Marco Estrada’s return will depend on whether team’s believe in his recent success. (Tom Szczerbowski/Getty Images)

Age: 35

Position: Starter

2018 Salary: $13 million

2018 Stats: 89.2 IP 7.03 K/9, 2.51 BB/9, 1.51 HR/9, 4.72 ERA, 4.59 FIP, 1.1 WAR

Potential role for a contender: Number 4-5 starter

Estrada is a very interesting case because his overall numbers aren’t particularly impressive, but there are a couple of complicating factors. The first is that he’s been excellent in his more recent starts – since the beginning of June he’s posted a 2.97 ERA with a 3.37 FIP to match in 31 innings.

The other issue is that he’s only made one start in July thanks to a hip issue. He’s scheduled to start the Blue Jays’ fourth game coming out of the break, but potential suitors will need to be convinced he’s 100 percent healthy.

So, worst case scenario for the Blue Jays he’s considered a fifth starter with mediocre year-long numbers who’s something of an injury risk. Alternatively, if teams thinks his recent results are what matter most, he could be positioned as a battle-tested veteran on a hot streak who should be a part of your playoff rotation. Whatever the case may be, it’s hard to imagine a big return for the Blue Jays, though.

Trading Estrada wouldn’t be a salary dump, but he doesn’t offer the same reliability as Happ and as such the return will likely come in the form of a higher-level player who isn’t seen as a big-time prospect and doesn’t fit his current team or a couple of lower-level lottery tickets. To be fair, Teoscar Hernandez fell into that first category for the Blue Jays at last year’s deadline and that turned out just fine for Toronto.

The Veteran Presence: Curtis Granderson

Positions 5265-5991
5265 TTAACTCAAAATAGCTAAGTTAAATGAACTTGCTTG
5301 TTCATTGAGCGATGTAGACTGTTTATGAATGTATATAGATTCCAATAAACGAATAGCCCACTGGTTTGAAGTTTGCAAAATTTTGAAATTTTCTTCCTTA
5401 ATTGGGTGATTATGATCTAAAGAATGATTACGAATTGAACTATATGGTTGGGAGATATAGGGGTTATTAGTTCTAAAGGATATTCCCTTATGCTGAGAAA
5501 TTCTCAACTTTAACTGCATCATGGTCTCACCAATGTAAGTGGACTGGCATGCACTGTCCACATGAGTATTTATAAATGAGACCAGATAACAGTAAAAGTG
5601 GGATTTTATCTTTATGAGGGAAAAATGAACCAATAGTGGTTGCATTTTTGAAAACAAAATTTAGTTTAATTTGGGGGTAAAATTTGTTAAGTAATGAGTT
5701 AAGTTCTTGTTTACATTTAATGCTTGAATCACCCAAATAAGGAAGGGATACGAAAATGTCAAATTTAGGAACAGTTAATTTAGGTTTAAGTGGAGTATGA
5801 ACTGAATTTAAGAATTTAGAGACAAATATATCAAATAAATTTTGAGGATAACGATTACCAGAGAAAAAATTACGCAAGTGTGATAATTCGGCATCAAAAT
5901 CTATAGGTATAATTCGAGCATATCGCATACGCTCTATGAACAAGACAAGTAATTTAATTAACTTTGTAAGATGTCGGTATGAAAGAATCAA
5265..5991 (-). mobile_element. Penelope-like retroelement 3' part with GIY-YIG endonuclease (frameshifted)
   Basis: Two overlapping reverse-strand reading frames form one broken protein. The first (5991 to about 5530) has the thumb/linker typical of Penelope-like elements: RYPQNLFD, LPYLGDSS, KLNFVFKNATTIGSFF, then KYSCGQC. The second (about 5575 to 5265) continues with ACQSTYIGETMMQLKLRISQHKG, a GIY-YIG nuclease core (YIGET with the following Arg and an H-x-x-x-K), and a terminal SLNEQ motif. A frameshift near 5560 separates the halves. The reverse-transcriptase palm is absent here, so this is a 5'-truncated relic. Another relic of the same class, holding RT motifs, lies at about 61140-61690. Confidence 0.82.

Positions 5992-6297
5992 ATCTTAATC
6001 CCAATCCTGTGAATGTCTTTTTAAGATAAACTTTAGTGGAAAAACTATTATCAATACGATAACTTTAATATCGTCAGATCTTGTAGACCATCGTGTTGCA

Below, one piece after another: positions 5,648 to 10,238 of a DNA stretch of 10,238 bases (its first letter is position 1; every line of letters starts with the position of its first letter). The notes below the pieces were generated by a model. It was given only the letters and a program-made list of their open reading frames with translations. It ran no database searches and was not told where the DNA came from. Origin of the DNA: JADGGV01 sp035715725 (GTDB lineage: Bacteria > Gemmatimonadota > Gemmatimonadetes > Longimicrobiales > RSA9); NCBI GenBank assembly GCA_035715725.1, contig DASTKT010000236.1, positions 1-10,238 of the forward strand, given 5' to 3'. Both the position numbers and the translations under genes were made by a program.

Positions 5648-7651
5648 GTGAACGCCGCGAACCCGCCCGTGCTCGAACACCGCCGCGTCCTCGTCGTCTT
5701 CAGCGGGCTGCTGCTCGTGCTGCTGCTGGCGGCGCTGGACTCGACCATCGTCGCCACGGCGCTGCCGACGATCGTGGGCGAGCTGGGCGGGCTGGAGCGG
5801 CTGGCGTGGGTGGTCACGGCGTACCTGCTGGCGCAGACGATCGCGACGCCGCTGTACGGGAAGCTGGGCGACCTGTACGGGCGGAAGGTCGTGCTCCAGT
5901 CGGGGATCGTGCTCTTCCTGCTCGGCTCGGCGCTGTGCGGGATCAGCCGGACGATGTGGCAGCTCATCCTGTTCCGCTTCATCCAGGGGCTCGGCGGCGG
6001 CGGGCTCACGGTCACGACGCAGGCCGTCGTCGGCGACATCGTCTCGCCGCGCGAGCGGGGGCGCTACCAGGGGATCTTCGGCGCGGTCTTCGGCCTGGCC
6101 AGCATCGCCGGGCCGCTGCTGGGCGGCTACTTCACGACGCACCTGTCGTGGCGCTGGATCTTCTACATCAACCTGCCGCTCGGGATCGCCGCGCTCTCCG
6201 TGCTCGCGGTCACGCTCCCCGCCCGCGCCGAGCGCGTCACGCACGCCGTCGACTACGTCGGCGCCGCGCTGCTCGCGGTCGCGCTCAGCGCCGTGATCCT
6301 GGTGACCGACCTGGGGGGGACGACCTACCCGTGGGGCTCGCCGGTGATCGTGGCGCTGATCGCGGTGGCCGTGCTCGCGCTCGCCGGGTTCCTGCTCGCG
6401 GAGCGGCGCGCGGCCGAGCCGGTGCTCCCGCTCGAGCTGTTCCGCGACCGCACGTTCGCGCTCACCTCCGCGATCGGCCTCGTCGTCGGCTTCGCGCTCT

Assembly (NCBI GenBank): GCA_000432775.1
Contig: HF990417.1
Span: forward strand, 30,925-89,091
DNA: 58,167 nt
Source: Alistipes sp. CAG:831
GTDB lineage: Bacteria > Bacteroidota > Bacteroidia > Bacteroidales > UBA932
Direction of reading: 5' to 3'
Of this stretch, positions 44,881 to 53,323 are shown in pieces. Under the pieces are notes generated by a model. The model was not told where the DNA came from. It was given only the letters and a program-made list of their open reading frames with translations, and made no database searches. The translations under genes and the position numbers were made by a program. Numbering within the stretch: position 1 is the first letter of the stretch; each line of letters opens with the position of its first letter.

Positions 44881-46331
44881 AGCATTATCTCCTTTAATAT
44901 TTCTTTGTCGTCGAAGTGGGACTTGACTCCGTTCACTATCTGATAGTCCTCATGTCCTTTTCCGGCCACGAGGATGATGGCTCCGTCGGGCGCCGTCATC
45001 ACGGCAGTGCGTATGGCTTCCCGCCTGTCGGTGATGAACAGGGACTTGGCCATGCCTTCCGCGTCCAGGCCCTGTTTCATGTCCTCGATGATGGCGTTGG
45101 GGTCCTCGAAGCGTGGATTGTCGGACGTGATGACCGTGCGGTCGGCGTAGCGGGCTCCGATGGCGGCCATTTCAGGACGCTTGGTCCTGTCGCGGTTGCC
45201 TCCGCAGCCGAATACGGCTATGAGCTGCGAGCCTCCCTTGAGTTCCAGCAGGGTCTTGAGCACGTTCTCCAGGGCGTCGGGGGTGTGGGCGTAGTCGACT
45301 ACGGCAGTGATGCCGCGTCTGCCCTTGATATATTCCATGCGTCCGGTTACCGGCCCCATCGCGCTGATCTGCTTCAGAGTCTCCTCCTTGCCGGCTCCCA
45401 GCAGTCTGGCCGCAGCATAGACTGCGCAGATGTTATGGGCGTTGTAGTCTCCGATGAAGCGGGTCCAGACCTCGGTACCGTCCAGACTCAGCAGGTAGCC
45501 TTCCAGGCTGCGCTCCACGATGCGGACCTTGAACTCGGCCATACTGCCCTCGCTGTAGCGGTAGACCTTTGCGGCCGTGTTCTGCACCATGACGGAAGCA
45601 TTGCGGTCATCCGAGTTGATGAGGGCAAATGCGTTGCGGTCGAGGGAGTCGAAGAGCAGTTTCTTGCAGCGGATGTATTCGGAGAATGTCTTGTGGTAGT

Granderson could make a final rental if teams are willing to forgive his rough end to 2017 with Los Angeles. (Bob Levey/Getty Images)
Granderson could make a final rental if teams are willing to forgive his rough end to 2017 with Los Angeles. (Bob Levey/Getty Images)

Age: 37

Position: Corner Outfielder

2018 Salary: $5 million

2018 Stats: .233/.342/.426 with 9 HR, 28 RBI, and 0.4 WAR in 261 plate appearances

Potential role for a contender: Platoon outfielder or bench bat

Granderson has been very solid at the plate this season, and although he’s only useful against right-handed pitching, there are plenty of contenders he could be useful to. For National League clubs, he’d be a reliable primary pinch-hitting option and in the American League he can even draw the odd start at DH against righties. He’s also able to lead off for a team that doesn’t have a player ideally suited to that role. At 37 his fielding leaves something to be desired, but he’s far from unplayable in a corner either.

Because of his reputation as being a top-notch clubhouse guy, Granderson is the type of player you’d usually get a little extra for. However, the pendulum might swing the other way this season because teams could be wary of taking him on after watching him collapse down the stretch with the Dodgers in 2017. Ultimately, you won’t get a tonne for him, but everybody wins if there’s a trade to a playoff team to be found.

The Ultimate Journeyman: Tyler Clippard

Tyler Clippard always seems to have a new city to call home in July. (Tom Szczerbowski/Getty Images)
Tyler Clippard always seems to have a new city to call home in July. (Tom Szczerbowski/Getty Images)

Age: 33

Position: Reliever

2018 Salary: $1.5 million

2018 Stats: 45.2 IP 10.64 K/9, 3.15 BB/9, 1.38 HR/9, 3.15 ERA, 3.89 FIP, 0.6 WAR